“Intergenerational homesharing allows for the leveraging of a resource that we have quite a lot of in Canada — empty spare bedrooms,” Tanner says. “The cost for opening up these bedrooms is quite low in comparison to other housing solutions, but the feeling of safety needs to be there for it to work.”

It’s an experiment that has worked well so far for Awofadeju Olajide Simon, a Nigerian student who is studying at Toronto’s Centennial College. He told CBC he bikes, cooks and plays music with the elderly couple with whom he lives. Before living with the seniors, he was “stressing out” about getting a room in expensive Toronto without meeting requirements such as a healthy credit score.

Prior, too, says her arrangement has allowed her to live within her financial means. But it’s also improved her quality of life. Living in a new city, especially such a large one, can be intimidating, she notes. Prior moved from Newfoundland and Labrador, one of Canada’s least populated provinces, to Toronto 2,300 kms away.

The senior woman she’s paired with has lived all her life in Toronto and quickly became “a really great point of contact”, showing Prior how to use the city’s public transport system, where to find emergency service points, and where to shop sustainably.

And Prior appreciates her presence can serve as a benefit, rather than a nuisance, for her elderly housemate-landlord. “I think a lot of people enjoy having someone to come home to at the end of the day,” she adds.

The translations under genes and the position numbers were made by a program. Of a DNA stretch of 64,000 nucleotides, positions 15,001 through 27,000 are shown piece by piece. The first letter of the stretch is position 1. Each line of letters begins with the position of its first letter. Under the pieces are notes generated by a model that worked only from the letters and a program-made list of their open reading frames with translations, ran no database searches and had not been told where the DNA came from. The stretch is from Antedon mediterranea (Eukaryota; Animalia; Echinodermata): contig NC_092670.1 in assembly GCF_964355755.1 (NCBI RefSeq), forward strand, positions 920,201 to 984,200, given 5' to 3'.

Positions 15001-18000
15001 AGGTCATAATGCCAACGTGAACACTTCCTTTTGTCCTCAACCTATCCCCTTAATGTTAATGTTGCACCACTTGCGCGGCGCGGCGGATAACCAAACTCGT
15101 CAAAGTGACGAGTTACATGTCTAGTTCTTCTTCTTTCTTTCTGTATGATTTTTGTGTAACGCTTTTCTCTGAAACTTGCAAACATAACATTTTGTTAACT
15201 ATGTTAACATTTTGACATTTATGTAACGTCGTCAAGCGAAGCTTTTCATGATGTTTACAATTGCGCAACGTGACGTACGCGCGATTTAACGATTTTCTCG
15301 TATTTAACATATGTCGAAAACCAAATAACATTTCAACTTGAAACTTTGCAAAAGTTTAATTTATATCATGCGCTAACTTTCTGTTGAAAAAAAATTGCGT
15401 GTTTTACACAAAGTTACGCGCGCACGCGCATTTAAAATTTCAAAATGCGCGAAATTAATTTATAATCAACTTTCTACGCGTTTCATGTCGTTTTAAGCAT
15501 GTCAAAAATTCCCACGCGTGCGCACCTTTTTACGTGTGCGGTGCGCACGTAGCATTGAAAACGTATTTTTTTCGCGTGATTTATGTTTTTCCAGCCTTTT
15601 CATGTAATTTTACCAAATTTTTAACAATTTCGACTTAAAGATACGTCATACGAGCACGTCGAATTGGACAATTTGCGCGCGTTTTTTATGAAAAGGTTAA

Pairing students with seniors is not a band-aid solution. It’s an important innovation, says Penny Gurstein, co-director of the Housing Research Collaborative at the University of British Columbia.

“We need more affordable and nonprofit housing, and solutions like SpacesShared are ideas that should be tried out,” she says. “Sharing existing homes is certainly something that could be viable and there is a massive amount of empty bedrooms. This wouldn’t necessarily need government intervention, which building housing would.”

Homesharing helps make better use the city’s existing housing stock, says David Hulchanski, a professor of housing and community development at the University of Toronto. The issue is the mismatch between household size and dwelling unit size, which has been recognised for many decades by Canadian policymakers, he notes, pointing to a highly influential study that’s been at the desk of government officials for many years.

“The dwelling size/people per dwelling mismatch is, of course, directly related to the biggest mismatch: the huge income and wealth gap,” says Hulchanski. “The wealthy have too much of everything and those at the bottom too little of life’s essentials, and in some cases with housing, nothing — as in the dehousing processes producing mass homelessness these days.”

So far, Kinnon says, there’ve been no big disputes from its experiment in students living with seniors. The only exception? One student who told SpacesShared her landlord’s cat meowed too loudly at night. “She wanted her money back,” Kinnon recalls. “We refunded her, and she moved out.”

When I started looking for alternative [housing] options, I came across SpacesShared and their program of connecting inter-generational living. I asked, do you have any housing? And that was it.

Laura Prior